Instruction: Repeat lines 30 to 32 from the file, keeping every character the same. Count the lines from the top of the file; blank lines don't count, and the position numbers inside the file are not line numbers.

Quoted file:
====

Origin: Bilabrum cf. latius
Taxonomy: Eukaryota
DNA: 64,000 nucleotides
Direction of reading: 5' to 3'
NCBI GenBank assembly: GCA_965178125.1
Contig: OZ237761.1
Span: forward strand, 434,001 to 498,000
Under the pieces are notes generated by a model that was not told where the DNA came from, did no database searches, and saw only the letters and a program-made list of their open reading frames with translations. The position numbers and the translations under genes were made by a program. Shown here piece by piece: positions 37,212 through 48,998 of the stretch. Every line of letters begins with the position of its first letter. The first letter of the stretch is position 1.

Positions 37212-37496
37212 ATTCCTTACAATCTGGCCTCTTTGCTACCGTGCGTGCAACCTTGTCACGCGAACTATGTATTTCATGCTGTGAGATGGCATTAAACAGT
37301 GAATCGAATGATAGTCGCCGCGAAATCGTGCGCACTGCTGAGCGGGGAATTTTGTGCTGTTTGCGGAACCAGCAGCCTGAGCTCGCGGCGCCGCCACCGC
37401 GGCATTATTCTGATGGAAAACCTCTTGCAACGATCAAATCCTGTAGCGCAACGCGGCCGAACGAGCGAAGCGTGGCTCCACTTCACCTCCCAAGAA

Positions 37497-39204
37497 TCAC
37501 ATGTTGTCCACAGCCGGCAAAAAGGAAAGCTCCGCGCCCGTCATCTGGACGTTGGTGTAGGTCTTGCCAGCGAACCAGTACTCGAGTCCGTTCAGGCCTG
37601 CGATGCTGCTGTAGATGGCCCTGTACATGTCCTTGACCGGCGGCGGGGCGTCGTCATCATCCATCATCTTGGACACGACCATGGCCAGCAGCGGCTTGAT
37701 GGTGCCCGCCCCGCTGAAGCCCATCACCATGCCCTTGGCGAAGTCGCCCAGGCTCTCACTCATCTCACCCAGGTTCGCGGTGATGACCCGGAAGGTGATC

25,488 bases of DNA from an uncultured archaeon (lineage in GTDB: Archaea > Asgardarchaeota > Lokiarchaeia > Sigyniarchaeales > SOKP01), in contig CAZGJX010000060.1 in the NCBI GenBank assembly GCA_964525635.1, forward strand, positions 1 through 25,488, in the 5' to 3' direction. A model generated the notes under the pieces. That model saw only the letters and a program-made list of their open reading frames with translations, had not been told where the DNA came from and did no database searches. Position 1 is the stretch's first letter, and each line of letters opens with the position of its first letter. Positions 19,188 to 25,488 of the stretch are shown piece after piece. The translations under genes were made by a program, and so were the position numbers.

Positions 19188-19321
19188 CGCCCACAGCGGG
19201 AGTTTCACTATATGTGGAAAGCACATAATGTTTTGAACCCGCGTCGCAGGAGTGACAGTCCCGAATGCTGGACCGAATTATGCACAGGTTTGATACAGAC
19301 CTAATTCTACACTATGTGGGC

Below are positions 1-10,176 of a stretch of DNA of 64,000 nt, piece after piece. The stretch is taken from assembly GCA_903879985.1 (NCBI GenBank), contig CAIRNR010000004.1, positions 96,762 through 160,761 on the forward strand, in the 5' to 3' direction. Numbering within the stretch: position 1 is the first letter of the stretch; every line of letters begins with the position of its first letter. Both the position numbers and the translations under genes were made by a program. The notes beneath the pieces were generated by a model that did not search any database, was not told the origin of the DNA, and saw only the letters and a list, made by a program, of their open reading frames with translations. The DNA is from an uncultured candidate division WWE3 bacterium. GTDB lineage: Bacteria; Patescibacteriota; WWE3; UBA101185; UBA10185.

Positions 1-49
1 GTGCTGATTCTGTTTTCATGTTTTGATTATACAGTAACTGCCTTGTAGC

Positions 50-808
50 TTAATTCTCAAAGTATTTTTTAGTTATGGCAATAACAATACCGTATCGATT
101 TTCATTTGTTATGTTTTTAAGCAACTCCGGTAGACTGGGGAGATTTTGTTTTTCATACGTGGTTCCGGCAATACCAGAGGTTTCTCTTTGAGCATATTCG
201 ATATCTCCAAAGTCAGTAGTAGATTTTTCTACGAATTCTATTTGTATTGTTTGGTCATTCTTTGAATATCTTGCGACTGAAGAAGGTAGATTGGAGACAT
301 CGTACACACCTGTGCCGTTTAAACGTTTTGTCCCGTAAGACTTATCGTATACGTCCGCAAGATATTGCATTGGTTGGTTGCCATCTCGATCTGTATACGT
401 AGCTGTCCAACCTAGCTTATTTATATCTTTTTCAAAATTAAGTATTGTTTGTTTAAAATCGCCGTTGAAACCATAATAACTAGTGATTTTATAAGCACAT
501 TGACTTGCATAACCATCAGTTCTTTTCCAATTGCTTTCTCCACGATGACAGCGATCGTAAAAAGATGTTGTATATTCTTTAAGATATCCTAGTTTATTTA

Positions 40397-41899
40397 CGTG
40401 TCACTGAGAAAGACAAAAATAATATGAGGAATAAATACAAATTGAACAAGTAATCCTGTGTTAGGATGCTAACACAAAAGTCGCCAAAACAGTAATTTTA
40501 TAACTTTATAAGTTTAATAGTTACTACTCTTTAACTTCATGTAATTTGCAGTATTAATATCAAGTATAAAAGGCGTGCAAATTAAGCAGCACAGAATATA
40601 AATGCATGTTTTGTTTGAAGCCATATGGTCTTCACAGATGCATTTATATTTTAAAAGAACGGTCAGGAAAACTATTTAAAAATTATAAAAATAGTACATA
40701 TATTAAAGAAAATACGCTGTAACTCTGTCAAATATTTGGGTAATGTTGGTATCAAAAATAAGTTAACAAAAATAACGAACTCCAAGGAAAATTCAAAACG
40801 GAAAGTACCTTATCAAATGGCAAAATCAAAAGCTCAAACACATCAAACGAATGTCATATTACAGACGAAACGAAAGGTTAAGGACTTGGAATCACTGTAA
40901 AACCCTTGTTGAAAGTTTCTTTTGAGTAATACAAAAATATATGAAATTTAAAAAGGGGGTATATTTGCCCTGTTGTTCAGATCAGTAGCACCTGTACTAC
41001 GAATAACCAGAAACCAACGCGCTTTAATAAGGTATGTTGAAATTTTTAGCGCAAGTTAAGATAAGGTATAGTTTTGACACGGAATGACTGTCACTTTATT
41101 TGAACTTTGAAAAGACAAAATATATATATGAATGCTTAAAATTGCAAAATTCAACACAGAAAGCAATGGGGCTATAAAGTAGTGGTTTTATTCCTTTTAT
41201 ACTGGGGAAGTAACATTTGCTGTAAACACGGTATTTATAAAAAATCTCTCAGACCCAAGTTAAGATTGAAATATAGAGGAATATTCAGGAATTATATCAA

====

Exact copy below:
301 CGTACACACCTGTGCCGTTTAAACGTTTTGTCCCGTAAGACTTATCGTATACGTCCGCAAGATATTGCATTGGTTGGTTGCCATCTCGATCTGTATACGT
401 AGCTGTCCAACCTAGCTTATTTATATCTTTTTCAAAATTAAGTATTGTTTGTTTAAAATCGCCGTTGAAACCATAATAACTAGTGATTTTATAAGCACAT
501 TGACTTGCATAACCATCAGTTCTTTTCCAATTGCTTTCTCCACGATGACAGCGATCGTAAAAAGATGTTGTATATTCTTTAAGATATCCTAGTTTATTTA